A decision tree is a representation of a decision procedure for determining a class label to associate with a given example. At each internal node of the tree, there is a test (question), and a branch corresponding to each of the possible outcomes of the test. At each leaf node, there is a class label (answer). Traversing a path from the root to a leaf is much like playing a game of twenty questions.
Decision trees have a great many uses, particularly for solving problems that can be cast in terms of producing a single answer in the form of a class name. For example, one can build a decision tree that could be used to answer a question such as `Does this patient have hepatitis?' The answer may be as simple as `yes' or `no'. Based on answers to the questions at the decision nodes, one can find the appropriate leaf and the answer it contains.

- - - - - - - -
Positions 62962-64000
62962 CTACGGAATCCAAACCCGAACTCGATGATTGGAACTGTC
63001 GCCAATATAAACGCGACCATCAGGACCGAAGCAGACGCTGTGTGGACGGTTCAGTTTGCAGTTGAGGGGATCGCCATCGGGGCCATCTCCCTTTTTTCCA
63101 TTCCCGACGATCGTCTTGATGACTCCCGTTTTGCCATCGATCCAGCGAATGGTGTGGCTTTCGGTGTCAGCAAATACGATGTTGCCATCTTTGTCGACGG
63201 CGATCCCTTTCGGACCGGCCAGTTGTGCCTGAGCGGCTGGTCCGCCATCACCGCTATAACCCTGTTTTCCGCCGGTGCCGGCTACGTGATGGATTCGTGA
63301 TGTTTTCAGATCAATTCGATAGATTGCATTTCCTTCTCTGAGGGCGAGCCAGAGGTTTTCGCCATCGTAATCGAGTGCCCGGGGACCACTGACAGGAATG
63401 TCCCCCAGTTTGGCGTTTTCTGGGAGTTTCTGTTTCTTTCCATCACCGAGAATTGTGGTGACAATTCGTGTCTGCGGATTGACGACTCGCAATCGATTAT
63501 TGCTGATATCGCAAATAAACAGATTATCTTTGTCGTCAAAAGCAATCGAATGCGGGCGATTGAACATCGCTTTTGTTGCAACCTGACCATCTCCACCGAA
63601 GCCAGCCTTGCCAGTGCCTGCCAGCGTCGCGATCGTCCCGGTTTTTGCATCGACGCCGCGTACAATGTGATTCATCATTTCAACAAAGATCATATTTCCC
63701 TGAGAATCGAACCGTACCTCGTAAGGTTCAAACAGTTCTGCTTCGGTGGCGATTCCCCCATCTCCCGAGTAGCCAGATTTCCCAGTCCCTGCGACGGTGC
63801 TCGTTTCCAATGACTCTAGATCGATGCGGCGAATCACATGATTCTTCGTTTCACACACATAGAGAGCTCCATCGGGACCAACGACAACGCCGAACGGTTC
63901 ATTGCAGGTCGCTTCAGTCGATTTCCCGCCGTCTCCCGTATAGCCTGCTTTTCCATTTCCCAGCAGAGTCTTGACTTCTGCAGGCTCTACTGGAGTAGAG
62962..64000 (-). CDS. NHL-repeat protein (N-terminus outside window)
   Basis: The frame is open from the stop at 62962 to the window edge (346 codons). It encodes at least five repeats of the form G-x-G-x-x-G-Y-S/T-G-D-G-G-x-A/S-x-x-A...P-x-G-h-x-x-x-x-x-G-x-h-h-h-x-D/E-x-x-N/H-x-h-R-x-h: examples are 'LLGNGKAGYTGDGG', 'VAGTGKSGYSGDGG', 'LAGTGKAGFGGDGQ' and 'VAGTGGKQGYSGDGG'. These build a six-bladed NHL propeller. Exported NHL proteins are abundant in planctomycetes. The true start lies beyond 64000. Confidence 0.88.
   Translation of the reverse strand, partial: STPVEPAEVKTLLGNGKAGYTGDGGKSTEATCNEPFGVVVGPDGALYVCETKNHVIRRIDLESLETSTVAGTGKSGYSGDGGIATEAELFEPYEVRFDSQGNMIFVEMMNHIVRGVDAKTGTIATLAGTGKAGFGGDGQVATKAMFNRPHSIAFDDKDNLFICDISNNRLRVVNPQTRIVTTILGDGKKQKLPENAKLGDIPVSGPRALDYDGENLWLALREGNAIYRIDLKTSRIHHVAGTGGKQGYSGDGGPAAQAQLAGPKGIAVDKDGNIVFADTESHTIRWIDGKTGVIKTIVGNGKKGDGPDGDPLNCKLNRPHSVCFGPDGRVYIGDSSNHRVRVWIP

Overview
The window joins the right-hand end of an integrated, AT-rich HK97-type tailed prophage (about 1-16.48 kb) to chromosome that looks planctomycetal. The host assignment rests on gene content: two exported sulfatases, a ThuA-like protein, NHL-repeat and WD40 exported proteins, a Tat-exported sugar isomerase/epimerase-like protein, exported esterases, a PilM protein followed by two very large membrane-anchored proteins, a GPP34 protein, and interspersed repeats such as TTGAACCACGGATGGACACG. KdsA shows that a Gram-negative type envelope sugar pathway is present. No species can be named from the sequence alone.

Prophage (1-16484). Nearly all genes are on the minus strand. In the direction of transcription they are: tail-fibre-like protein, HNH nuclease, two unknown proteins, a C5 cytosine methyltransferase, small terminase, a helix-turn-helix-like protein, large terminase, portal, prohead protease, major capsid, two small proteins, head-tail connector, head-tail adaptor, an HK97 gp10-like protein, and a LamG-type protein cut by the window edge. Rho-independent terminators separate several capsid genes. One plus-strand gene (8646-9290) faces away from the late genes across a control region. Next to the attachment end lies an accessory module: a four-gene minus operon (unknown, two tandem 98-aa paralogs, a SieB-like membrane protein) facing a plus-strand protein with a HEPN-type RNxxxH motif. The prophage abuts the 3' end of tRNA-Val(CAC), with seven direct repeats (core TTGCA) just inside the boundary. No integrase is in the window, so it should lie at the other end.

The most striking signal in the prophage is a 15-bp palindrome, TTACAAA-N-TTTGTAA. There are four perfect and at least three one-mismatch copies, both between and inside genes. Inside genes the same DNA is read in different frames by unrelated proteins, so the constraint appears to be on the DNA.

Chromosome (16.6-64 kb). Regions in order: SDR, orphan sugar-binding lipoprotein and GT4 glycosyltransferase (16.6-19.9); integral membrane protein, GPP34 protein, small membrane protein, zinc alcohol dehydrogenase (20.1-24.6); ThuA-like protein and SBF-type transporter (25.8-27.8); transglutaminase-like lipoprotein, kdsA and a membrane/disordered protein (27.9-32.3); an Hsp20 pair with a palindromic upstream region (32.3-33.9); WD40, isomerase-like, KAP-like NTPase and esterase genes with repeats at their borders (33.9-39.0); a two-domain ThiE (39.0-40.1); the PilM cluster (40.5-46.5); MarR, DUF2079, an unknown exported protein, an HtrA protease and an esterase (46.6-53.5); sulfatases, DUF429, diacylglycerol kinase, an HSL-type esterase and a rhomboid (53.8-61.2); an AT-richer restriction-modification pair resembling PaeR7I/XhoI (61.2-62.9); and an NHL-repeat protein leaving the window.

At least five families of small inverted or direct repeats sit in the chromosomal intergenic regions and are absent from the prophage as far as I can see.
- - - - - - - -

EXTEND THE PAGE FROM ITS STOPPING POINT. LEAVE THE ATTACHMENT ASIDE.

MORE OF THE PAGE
Decision trees are constructed from examples that are already labeled. For example, if one has established for a variety of patients with varying attributes which of them do and do not have hepatitis, then these examples can guide the tree construction process. There is much ongoing research on decision tree induction. The subject is studied within several disciplines. A good place to start is Machine Learning journal or Machine Learning conference proceedings.